party report

Downtown Occupies the Carlyle

Photo: Bloomberg/Getty Images

With its storybook wall murals, nightly jazz trio, and painfully early last call, Bemelmans is an unlikely destination for Manhattan scenesters. But during the past week, the tiny, dowdy bar at the Upper East Side’s Carlyle Hotel has played hurricane host to droves of young downtown fashion types like, on Thursday, Man Repeller’s Leandra Medine and designer Erin Fetherston.

“Everyone we’ve ever met is here,” said Refinery 29’s Kristian Laliberte. “Met in quotation marks.”

The hotel confirmed that it has seen “extra activity” due to Hurricane Sandy. “Tables have been very hard to come by, even in the afternoon, and have been filled with residents who have fled lower Manhattan to work and socialize at the Carlyle,” spokeswoman Jennifer Cooke said.

Laliberte is staying at the Carlyle with his parents, coincidentally in town from Massachusetts. Dubbing the bar “the Uptown Boom Boom Room,” Laliberte asked, “Who knew that the Carlyle would be the place to be?”

For one downtown refugee who asked not to be named, the cozy scene was reminiscent of the shuttered Beatrice Inn. “There is zero embarrassment about doing coke in the bathroom,” he said. “Just out there, like, literally.” East Village resident Ilona Struzik, 22, made her Carlyle debut in a Catwoman costume, complete with leather catsuit. “All the best parties were canceled yesterday,” the aspiring actress and student explained. “I didn’t want to waste it.”

For some neighbors and regulars, the nomadic crowd — sporting five-day beards and floppy hats over greasy roots — were unwelcome arrivals in the Madison Avenue enclave.

“This is what Occupy Wall Street was like,” Matt, 27, who works in finance, said to a table of friends, “an assortment of randomly dressed people. It’s funny how they all knew to come here.”

In the case of one young Tribeca evacuee, his hair blown into a six-inch bouffant, it was more of a homecoming. “My parents live here,” he confessed. But there would be no after-party in their suite. “We don’t get along. There are some issues.”

The influx of dead zone denizens was not without drama.

When BookTrack publisher Brooke Geahan urged a young woman who was loudly berating an overwhelmed bartender to relax, the woman snapped back, “I wasn’t talking to you. You’re a loser.” After another screaming match broke out (this one over the $15 cover charge), Sam Goldberg, a 27-year-old film producer wearing a knit watch cap, made a peace offering on behalf of the arrivistes. “I would like to buy you a drink,” he said to the bartender, Tim, who politely declined.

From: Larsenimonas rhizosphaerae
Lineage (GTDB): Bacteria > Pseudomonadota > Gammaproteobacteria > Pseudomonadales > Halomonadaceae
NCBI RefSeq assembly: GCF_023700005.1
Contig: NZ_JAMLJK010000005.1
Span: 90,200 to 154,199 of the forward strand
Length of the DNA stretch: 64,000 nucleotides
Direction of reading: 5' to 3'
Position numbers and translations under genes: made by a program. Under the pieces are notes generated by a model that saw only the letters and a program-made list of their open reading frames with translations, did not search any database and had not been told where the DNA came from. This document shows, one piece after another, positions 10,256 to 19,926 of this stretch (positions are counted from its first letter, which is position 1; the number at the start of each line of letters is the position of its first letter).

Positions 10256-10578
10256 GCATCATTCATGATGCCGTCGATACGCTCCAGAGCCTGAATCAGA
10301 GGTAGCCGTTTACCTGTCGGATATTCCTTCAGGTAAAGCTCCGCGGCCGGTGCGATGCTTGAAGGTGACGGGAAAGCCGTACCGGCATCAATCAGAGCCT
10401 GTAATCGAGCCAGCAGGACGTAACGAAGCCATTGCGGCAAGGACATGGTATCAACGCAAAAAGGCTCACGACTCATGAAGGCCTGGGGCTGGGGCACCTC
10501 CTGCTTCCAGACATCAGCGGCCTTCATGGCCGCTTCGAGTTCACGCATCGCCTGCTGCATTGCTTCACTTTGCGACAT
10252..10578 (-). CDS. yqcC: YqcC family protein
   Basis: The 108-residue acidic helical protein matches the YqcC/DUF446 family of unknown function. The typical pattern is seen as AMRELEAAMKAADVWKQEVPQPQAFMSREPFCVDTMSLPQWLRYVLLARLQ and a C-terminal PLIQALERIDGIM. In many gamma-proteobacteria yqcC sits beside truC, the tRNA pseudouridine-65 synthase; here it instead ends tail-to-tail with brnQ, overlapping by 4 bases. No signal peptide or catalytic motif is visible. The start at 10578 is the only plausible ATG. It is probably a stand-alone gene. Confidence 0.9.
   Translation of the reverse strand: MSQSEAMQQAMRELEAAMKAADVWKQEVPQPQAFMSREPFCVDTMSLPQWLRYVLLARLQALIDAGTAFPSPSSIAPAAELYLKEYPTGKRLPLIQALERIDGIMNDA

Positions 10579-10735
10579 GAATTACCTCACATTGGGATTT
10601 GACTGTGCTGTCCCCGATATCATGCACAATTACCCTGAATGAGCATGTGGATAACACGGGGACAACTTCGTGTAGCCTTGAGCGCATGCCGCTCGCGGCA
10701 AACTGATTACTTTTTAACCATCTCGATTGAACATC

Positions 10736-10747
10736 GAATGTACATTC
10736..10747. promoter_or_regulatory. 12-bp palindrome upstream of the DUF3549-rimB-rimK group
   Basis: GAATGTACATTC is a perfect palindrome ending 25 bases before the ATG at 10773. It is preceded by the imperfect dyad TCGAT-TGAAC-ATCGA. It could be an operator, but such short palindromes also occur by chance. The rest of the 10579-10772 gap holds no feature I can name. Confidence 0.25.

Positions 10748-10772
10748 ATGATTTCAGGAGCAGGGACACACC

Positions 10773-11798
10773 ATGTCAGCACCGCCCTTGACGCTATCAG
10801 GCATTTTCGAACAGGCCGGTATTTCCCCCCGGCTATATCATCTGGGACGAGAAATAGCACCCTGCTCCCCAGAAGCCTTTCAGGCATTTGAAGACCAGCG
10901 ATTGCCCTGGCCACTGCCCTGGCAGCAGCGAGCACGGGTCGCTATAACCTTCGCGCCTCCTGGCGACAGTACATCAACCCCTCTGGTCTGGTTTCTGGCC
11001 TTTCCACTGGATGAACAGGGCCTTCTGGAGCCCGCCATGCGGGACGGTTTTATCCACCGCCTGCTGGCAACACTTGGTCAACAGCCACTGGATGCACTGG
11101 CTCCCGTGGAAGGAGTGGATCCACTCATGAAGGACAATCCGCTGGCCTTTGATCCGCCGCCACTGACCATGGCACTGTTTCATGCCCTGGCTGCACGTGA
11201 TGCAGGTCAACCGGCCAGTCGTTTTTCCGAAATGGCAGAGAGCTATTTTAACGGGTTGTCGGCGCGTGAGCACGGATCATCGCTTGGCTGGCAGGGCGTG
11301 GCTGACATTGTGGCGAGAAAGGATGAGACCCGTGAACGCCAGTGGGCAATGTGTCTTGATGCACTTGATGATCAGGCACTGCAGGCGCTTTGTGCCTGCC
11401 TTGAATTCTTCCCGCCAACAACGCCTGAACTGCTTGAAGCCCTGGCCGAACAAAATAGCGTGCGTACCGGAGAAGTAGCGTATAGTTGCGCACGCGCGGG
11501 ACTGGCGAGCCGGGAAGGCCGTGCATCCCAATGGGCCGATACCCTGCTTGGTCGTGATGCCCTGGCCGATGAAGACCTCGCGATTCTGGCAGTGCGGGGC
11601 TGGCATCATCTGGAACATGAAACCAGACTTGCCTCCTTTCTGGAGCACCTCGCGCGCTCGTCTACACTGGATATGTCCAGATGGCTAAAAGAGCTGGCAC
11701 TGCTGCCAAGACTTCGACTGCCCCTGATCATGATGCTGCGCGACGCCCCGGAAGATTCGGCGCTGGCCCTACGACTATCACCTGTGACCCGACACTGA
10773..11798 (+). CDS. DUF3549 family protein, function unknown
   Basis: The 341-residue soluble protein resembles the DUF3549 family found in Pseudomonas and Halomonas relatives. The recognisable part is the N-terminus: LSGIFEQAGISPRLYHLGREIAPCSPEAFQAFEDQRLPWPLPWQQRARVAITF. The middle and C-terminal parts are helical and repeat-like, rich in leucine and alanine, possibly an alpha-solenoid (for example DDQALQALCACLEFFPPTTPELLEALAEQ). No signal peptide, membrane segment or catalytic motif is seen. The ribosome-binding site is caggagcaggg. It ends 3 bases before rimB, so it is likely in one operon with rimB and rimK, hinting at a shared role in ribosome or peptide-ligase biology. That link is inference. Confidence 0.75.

A little after midnight, a woman in a pork pie hat was dragged out of the hotel by friends, screaming and thrashing. “That was my girlfriend,” the bespectacled, bearded, French-accented object of her fury explained. “I am really not in the mood for this.”

By then the bar was closing and some were headed to a pop-up outpost of the Flatiron tiki bar Riff Raff’s on 54th and Lexington. Designer Prabal Gurung walked back to the Mark hotel across the street, where grown-up fashion scenesters Anna Wintour, Thom Browne, Marc Jacobs, and Lorenzo Martone have been spotted post-Sandy.

“I don’t know if the Carlyle is as good as the Mark,” said Gurung, who fled his Soho apartment for a midtown hotel earlier this week. “The Mark is the place.”

Still, displaced partiers continued to turn up outside the Carlyle. Bernard, the doorman, had to physically stop several people from entering, drawing a fusillade of familiar downtown refrains.

“But I have a table!” cried one model.

“There’s no humanity, no humanity, no humanity,” said one drunk woman whose friends were still inside.

“So aggressive,” whined a floppy-haired man in striped scarf and blazer upon getting shut out. “It’s like downtown has moved uptown.”

Downtown Occupies the Carlyle